Obviously the other aspects of Ferrodraco's body plan are a little easier to understand. Wings aren't good for digging holes, but they allowed pterosaurs to take to the skies, making them the first vertebrates to do so. A pterosaur this big couldn't climb trees, but they could walk around on the ground with a quadrapedal gait, so on all fours, but the wing wouldn't have been touching the ground. Fossilised pterosaur tracks preserve the first three digits on their hand pushing into the ground, but the 4th digit, their "wing finger" is lifted off the ground. Which makes sense, right? You don't want to be dragging your wing around when you walk, that'll mess up and tear the skin on your wing.

I mentioned before that Ferrodraco and other related pterosaurs have what's called a "fish-grab" dentition, which does what it says on the tin, it grabs fish and other slippery little suckers so they can't escape.

Pterosaurs are somewhat infamous swimmers, in fact the first pterosaur fossils found by white scientists were interpreted as demonic penguins, a description which I stan. I mean, birds and pterosaurs are as separate as cats and dogs, but it conjures up this image of pterosaurs diving through water for fish. So even though having wings for arms probably isn't the greatest when you're trying to swim, Ferrodraco would've been just fine. In fact, this species would've had no trouble launching out of the water and into the air. I'll put a link to a paper on this in the shownotes, technically those researchers were studying Anhanguera, a close cousin of Ferrodraco but it's still an air-tight argument. Pun intended. Speaking of Anhanguera, let's talk taxonomy and try and untangle the mess that is Ferrodraco's family group.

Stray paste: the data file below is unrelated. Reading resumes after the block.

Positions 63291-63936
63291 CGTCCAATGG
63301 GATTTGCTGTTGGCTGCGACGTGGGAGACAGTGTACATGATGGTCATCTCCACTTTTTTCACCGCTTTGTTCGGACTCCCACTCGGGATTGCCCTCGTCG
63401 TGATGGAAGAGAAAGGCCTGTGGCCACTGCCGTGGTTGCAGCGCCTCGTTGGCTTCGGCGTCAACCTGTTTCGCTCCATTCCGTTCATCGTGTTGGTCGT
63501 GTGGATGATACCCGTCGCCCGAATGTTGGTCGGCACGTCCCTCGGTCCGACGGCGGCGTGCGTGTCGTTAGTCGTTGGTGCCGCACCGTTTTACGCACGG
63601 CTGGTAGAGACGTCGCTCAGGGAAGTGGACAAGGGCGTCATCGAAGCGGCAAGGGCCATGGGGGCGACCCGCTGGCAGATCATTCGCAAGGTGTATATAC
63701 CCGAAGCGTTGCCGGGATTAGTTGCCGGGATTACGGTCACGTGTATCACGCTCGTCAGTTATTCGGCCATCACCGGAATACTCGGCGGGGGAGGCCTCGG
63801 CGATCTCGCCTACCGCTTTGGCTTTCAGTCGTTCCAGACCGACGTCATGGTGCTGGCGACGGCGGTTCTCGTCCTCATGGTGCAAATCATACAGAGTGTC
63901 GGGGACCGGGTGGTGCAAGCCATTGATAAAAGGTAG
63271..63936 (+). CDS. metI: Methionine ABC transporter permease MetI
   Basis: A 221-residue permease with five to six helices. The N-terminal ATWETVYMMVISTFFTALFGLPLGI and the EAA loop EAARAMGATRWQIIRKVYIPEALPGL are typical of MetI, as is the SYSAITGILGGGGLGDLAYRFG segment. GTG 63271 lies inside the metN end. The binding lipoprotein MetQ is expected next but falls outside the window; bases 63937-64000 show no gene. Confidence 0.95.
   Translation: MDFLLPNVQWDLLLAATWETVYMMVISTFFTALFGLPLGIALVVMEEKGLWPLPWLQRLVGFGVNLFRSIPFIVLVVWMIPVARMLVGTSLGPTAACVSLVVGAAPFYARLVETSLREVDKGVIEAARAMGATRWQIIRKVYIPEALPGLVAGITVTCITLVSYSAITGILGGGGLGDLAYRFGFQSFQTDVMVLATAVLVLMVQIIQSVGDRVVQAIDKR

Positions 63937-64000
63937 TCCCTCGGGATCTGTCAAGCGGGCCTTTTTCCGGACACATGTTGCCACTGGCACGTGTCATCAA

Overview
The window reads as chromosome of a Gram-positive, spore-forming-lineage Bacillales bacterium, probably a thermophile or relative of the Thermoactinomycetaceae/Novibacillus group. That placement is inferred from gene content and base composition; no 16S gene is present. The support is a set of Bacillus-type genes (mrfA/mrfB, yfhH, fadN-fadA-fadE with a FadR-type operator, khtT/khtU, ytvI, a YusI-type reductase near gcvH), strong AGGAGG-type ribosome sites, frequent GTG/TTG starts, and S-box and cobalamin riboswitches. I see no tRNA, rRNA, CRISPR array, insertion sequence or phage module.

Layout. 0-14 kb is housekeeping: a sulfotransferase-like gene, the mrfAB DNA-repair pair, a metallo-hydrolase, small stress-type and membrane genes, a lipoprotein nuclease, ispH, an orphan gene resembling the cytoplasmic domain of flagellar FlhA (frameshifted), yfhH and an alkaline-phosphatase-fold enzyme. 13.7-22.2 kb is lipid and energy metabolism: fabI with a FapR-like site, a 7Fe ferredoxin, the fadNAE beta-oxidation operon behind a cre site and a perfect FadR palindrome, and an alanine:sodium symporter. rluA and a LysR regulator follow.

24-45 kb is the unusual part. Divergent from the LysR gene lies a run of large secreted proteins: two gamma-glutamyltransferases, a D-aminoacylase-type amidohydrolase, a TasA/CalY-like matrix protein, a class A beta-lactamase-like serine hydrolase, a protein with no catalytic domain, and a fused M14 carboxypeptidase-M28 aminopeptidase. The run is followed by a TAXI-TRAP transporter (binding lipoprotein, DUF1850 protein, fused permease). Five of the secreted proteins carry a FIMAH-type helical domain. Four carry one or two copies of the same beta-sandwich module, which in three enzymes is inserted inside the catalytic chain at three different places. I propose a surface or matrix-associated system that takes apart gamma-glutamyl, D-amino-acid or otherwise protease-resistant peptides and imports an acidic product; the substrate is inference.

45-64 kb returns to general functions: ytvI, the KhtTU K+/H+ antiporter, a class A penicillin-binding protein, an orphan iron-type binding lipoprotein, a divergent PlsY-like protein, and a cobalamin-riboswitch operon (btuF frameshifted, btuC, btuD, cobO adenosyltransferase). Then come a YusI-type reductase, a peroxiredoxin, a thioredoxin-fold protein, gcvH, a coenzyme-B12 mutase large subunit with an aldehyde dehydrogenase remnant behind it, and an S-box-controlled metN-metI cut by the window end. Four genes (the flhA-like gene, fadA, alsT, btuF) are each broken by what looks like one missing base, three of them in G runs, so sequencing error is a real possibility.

long whistle

OK, I'm not gonna sugar-coat this. Even though understanding the evolutionary history of fossils is super important and can help us understand the animals around us today, it can be kind of difficult and confusing to understand. Even a little frustrating.

In fact, it can be so frustrating that if you catch me on a bad day, and say, "what's wrong Adele?" I'll say something like, "everything sucks," or, "taxonomy is fake". Of course, it's not fake, it's just a framework we use to try and put things into neat little boxes. But the world doesn't always fit into neat little boxes